Director – P.J. Pesce, Screenplay – Alvaro Rodriguez, Story – Alvaro Rodriguez & Robert Rodriguez, Producers – Michael S. Murphey, Gianni Nunnari & Meir Teper, Photography – Mike Bonvillain, Music – Nathan Barr, Visual Effects – Netter Digital Entertainment (Supervisors – Laurel Klick & Patrick Perez), Mechanical Effects – Mark Byers, Special Effects Supervisor – Albert Lannutti, Makeup Effects – KNB EFX Group Inc (Supervisors – Howard Berger & Greg Nicotero), Production Design – Felipe Fernandez Del Paso. Production Company – A Band Apart/Los Hooligans Productions
Marco Leonardi (Johnny Madrid), Michael Parks (Ambrose Bierce), Ria Celi (Esmeralda), Lennie Loftin (John Newlie), Rebecca Gayheart (Mary Newlie), Jordana Spiro (Catherine Reece), Temura Morrison (Maurizio the Hangman), Sonia Braga (Quixtla), Danny Trejo (Razor Charlie), Kevin Smith (Joaquin), Orlando Jones (Ezra Taylor)
In the 1910s, the outlaw Johnny Madrid is about to be hung in a small Mexican town when a stranger shoots out the noose. Johnny makes an escape, sweeping the hangman’s daughter Esmeralda up and taking her with him after seeing her abused by her father. The hangman swears revenge and gathers a posse. Johnny rejoins his bandits and they raid a stagecoach containing the drunken American writer Ambrose Bierce, on his way to join Pancho Villa’s revolution, and husband and wife John and Mary Newlie, missionaries on their way to deliver Bibles. Johnny is also joined by his mysterious saviour, a teenage girl Reece who wants to become his apprentice. Disgusted at Reece’s worship of him, Johnny instead leaves her to hang. The various parties arrive at a saloon bar in the middle of nowhere. As they settle in for the night, they discover that the bar is inhabited by vampires presided over by the priestess Quixtla. The parties must set aside their differences in order to fight off the vampires.
The Hangman’s Daughter was the third of the films that began with the cinematically released Quentin Tarantino-Robert Rodriguez collaboration From Dusk Till Dawn (1996). The success of From Dusk Till Dawn was followed by two South African-shot released-to-video sequels, From Dusk Till Dawn 2: Texas Blood Money (1999) and this. The first two films disappointed – From Dusk Till Dawn felt like two different films stuck together, while Texas Blood Money conducted a more interesting variation on the central premise but was killed off by Scott Spiegel’s pretentious direction. The surprise is that From Dusk Till Dawn 3: The Hangman’s Daughter is actually the best of the three films. Subsequent to this, there was also the tv series From Dusk Till Dawn (2014– ).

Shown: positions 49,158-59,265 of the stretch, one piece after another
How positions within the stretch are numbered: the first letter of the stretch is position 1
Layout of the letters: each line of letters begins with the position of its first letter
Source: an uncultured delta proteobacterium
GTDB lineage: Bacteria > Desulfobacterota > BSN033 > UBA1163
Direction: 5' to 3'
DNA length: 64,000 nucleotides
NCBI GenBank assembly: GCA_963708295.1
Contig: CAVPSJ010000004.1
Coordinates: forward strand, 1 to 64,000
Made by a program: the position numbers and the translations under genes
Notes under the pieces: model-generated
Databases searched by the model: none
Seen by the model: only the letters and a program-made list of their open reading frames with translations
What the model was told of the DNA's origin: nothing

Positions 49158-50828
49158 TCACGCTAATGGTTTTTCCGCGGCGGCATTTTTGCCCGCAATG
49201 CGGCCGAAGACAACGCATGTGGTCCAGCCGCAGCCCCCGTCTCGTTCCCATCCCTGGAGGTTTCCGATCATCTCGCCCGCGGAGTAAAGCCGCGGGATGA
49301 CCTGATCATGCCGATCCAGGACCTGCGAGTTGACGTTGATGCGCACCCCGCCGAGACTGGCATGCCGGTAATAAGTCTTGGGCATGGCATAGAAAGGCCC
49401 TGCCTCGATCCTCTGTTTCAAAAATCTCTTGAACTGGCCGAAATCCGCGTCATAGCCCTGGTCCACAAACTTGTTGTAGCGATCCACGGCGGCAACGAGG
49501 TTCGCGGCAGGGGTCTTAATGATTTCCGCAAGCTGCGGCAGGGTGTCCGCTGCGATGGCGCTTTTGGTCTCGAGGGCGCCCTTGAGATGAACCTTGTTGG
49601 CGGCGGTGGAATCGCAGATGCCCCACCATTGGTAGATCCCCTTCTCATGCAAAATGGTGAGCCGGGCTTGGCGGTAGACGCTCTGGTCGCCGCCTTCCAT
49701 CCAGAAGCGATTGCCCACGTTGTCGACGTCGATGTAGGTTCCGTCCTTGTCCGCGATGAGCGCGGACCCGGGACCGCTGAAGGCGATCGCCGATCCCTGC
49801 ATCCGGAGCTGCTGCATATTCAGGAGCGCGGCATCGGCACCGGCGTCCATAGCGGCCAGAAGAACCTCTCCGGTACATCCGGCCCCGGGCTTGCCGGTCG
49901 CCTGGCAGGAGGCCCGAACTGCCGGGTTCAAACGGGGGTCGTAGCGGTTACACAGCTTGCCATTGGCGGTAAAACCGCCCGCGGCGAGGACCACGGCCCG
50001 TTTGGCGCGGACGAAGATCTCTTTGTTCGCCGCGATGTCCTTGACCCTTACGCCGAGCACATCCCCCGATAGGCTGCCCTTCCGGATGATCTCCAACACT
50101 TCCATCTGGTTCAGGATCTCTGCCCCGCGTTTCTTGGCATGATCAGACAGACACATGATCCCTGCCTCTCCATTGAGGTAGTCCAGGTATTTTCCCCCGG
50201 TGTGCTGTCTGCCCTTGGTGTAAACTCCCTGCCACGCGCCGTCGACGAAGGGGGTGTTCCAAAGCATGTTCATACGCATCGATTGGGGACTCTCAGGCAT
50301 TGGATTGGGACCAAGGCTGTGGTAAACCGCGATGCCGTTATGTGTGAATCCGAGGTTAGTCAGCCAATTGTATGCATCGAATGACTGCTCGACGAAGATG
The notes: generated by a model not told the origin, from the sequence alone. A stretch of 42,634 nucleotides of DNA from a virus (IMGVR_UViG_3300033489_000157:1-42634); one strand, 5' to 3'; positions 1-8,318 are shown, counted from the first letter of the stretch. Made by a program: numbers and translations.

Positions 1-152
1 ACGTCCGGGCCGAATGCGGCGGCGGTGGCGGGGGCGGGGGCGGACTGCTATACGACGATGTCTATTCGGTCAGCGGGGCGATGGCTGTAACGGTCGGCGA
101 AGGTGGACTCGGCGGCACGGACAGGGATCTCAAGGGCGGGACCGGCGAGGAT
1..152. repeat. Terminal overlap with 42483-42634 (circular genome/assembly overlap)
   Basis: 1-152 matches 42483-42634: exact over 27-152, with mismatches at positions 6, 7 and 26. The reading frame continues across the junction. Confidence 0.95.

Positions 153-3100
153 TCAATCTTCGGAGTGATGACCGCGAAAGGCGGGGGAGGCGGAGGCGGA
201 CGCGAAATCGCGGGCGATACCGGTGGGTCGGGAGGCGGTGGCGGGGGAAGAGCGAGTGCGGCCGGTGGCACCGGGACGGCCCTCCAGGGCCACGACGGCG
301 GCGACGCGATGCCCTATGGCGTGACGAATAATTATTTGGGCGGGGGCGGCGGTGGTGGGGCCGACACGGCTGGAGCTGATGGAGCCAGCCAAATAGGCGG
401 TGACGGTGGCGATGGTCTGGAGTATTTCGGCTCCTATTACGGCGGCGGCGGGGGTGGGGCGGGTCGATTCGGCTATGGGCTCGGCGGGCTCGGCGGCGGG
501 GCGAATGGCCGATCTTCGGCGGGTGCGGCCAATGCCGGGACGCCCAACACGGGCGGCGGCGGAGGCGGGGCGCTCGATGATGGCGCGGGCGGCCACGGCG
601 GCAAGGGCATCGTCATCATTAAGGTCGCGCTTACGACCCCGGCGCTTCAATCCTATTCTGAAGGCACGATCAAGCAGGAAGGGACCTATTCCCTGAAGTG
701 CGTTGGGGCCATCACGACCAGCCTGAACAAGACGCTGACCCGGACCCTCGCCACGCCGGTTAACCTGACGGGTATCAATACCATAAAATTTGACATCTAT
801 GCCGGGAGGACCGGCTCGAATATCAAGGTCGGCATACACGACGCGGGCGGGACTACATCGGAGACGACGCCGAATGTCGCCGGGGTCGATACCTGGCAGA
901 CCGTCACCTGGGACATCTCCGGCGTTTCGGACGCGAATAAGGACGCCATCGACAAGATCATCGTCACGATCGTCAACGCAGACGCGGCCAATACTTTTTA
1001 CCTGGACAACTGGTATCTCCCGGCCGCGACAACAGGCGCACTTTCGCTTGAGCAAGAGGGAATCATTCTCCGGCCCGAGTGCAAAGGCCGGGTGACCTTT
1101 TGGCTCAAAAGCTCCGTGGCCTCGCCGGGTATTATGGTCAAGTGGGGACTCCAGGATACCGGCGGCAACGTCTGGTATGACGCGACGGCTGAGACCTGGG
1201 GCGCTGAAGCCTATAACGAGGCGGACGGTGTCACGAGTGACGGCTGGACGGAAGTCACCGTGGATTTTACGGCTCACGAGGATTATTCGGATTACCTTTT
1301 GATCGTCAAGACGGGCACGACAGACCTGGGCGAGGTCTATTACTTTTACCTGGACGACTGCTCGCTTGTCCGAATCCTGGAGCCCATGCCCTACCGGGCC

All three From Dusk Till Dawn films retain the same basic idea – a group of outlaws on the run who end up at The Titty Twister and are forced to survive up against vampires. The Hangman’s Daughter‘s novelty is to take the story back and set it a century before the other two films as a Western. There is considerable ingenuity to this. One particularly clever touch is the winding in of actual history, adding as a major character Ambrose Bierce, the real-life writer best known for his biting cynicism. Bierce wrote short story collections such as Tales of Soldiers and Civilians (1891) and The Devil’s Dictionary (1903) and a good number of horror stories, most famously the original deathdream fantasy An Occurrence at Owl Creek Bridge (1891) [see the film version An Occurrence at Owl Creek Bridge (1962)]. It is a touch that cleverly resolves Bierce’s mysteriously unexplained real-life disappearance South of the Border in 1914. [The subtitle of the film incidentally is borrowed from the title of one of Ambrose Bierce’s books The Monk and the Hangman’s Daughter (1892)].
There is an excellent opening scene with Marco Leonardi being saved from the gallows by someone shooting out the noose and he escaping while still tied, killing assailants with the knives hidden in the tips of his boots, and fleeing the mob while sweeping the hangman’s daughter (Ria Celi) up onto the back of a horse. It is a sequence that compares not unfavourably to Robert Rodriguez’s Western ballet Desperado (1995). When it comes to the barroom brawl, the one staged here more than favourably compares to the same scene in From Dusk Till Dawn – in fact, with the absence of unconvincing morphing effects and the emphasis on much more believably physical action, one might be tempted to say that The Hangman’s Daughter conducts its barroom brawl much more modestly and effectively than From Dusk Till Dawn did.
The characters and their mutual crosscutting drama are superbly tied and the extended siege where the disparate characters are drawn together and forced to put aside their hostilities in the sake of mutual survival is well mounted. The end of the story cleverly ties back to become an origin story of one of the characters from From Dusk Till Dawn. Even the last shot is a 19th Century equivalent of the final shot of From Dusk Till Dawn with the temple stretching down the cliff. The only complaint that one might make is that lead Marco Leonardi fails to display the same anti-heroic charisma that George Clooney did in From Dusk Till Dawn. Michael Parks gives a wry and intelligent performance as the whiskey-soaked Ambrose Bierce.
Director P.J. Pesce has subsequently had a minor career making sequels to other people’s films with Sniper 3 (2004), Lost Boys: The Tribe (2008) and Smokin’ Aces: Assassins Ball (2010).